My Problem With Christian Movements

Posted on November 1, 2011 by


I’ve noticed in recent years, online as well as off, there seems to be an overwhelming number of believers splintering off, forming groups, movements, and new churches. This is nothing new, of course, as men have always had doctrinal differences which they deemed intolerable and separated to form communities with like-minded believers. It’s why we have so many different denominations. But, generally speaking, most Lutherans would not accuse Presbyterians of being in sin because they have different understandings of Scriptural predestination. And even if they did, at least that would be a doctrinal point of dispute, one where I can understand the need for continual dialog.

What we have today however, is a new trend of teachings based on lifestyle choices. Lifestyle choices being preached as Biblical law. Movements have sprang up touting homeschooling, Biblical patriarchy, being Quiverfull, and stay at home daughters. And of course with all these extra-Biblical movements, there are books, DVDs, and all sorts of literature to buy because none of this stuff can be found in the Bible. At least not the way it’s being touted today. Many of these choices are good, moral lifestyle choices. Most are things that I believe have some Biblical support. Many are things that we embrace in our own family. Much like the choice between breastfeeding and formula, I would say they are in most instances the best choice. But guess what, folks? My twins drank formula from 6 months of age and they were perfectly healthy!

I believe that the the Savior Himself, through the word and the Holy Spirit, should guide His sheep rather than men that at best have a misguided understanding of what makes one a Christ follower, and at worst, who have a god complex that compels them to require every believer they encounter to embrace what they believe is the only good and right way to live as a follower of Christ- even if that means they place undue burdens on people concerning issues that have little to do with Biblical standards of sin and righteousness.

Let’s move from the abstract to an example, albeit one among many. I took the time to contemplate what the plight of my daughters might be if I fully embraced the whole stay at home, maiden-type theology that is being promoted heavily online in recent years. While we understand and embrace the Bible’s teaching on the distinct and separate roles of men and women, many of the extreme views I have encountered as I read and think about these things is a bit disturbing. Namely, the idea that a young woman isn’t at all free to live a life apart from her father’s direction before marriage.

Please note that I didn’t say apart from her father’s guidance. Words are important here. I believe that much of the confusion we see in the church is because influential people have learned how to twist words, and God’s word in particular, in very convincing ways. So let me be clear: we absolutely embrace the role of the father as his unmarried daughter’s covering. Unmarried daughters (and sons) should seek their parents’ blessing when making major life decisions. However, I believe that a young adult who is following God needs to have the freedom to follow God’s path for his or her life. Our roles as parents of young adults are to be prayerful and guard our own hearts so that our desire to keep our children near doesn’t cause us to fight against God’s direction in their life. We were never supposed to be perpetual parents!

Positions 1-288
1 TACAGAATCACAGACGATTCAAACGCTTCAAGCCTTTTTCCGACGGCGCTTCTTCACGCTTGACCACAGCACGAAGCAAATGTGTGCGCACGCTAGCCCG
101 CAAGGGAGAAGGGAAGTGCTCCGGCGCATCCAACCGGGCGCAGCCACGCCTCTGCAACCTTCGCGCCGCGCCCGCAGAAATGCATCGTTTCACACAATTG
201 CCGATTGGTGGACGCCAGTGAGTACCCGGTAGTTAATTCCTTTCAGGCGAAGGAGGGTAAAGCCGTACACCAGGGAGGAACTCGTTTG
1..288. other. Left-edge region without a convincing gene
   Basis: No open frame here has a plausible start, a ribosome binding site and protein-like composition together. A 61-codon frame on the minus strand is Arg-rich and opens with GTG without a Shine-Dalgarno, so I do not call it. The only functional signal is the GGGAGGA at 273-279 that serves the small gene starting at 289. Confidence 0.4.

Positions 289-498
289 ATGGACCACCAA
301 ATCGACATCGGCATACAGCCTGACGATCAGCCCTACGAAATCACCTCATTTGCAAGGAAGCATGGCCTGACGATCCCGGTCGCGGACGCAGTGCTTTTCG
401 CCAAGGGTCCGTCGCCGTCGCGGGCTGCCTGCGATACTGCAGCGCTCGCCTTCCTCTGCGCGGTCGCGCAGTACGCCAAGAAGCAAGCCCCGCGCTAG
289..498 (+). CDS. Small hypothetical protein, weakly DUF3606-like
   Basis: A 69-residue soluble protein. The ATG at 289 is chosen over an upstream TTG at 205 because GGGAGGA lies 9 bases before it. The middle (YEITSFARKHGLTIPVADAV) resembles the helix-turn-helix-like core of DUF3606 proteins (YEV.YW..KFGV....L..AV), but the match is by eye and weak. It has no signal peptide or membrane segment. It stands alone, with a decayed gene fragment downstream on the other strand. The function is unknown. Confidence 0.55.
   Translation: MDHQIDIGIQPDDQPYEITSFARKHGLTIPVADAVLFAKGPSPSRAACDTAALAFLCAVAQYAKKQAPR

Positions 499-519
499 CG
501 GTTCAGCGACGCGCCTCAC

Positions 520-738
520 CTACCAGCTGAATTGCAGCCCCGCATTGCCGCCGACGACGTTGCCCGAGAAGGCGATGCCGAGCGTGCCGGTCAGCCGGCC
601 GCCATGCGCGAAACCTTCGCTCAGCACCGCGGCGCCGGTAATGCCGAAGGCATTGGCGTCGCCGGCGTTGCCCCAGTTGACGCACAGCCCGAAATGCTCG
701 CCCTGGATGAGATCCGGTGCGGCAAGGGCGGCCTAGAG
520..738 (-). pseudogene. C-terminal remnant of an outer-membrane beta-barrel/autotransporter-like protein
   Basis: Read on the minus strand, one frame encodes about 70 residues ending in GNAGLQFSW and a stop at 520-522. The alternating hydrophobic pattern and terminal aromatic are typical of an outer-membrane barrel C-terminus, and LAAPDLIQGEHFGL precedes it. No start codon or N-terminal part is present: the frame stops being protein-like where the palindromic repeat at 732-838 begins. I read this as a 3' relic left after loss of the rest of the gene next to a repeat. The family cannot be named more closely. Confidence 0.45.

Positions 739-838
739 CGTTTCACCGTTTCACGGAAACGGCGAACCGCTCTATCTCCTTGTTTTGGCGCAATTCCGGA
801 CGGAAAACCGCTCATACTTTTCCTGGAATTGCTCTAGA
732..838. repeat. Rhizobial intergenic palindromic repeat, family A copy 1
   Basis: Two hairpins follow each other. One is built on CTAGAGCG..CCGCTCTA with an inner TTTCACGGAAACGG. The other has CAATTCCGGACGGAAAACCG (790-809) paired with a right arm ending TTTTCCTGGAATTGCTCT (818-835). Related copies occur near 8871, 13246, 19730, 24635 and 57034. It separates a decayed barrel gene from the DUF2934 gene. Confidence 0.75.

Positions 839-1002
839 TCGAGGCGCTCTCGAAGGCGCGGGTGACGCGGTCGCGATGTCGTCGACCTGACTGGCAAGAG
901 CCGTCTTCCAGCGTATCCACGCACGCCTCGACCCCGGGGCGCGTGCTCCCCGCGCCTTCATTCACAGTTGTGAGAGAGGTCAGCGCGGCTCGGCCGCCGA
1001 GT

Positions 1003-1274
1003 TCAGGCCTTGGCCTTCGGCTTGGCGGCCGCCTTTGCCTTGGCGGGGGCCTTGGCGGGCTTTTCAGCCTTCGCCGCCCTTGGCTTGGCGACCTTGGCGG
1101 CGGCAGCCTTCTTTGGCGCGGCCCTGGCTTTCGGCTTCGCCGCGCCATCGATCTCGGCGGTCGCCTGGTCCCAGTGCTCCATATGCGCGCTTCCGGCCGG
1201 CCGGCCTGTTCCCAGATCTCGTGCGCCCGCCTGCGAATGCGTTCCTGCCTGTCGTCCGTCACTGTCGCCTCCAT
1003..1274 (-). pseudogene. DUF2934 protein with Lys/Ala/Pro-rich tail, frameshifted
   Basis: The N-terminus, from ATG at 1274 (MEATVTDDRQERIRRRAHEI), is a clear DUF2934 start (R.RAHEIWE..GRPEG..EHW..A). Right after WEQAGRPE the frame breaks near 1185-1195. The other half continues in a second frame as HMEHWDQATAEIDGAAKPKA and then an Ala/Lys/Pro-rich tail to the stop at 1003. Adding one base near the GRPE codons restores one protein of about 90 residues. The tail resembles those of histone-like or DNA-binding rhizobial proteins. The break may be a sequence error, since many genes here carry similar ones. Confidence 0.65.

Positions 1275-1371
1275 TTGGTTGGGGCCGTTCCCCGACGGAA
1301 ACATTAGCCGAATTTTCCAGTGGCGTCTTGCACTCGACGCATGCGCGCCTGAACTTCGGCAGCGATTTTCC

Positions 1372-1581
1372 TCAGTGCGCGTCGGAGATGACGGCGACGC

This is just one example of the potential problem with this, or any movement. Hard and fast rules that are applied to everyone with no room for thinking or acting outside the box. God’s box, by the way, and not ours. There is very little room for grace, for growth, for the working of the Holy Spirit in the life of a believer. And in reading the gospels, we see many instances of grace being exalted above the letter of the law. How much more so, then, for “laws” that aren’t even Biblical?!

Of course there are more examples I could offer; from schooling debates to modesty to “Biblical” courtship, and many more. My problem is when people who embrace a certain standard for themselves insist that I have to live by it to, else I’m not really a Christian. Jesus had a few things to say to those who burden others with rules that are no where to be found in the spirit of God’s word, let alone the letter of it. What’s more, he always operated from a place of compassion and grace.

Do you remember the story of the woman with the issue of blood? She, according to the Mosaic law, had no business being in a crowd of people attempting to touch the hem of Christ’s garment. She was unclean. Yet, He didn’t condemn her. And the woman taken in adultery? She should have been stoned. He extended grace. Jesus touched lepers, healed on the Sabbath, and approached the Samaritan woman at the well for a drink, violating all types of Jewish customs. And when he needed a place to lodge for the night, he bunked with a loathsome tax collector rather than the high priest of the synagogue. Grace, grace, and more grace abounds every time we see Christ in the Scriptures.

Our tendency to want to add to what the Bible has to say can be divisive. When did the Scripture cease to be enough for the church to follow?

Posted in: Religion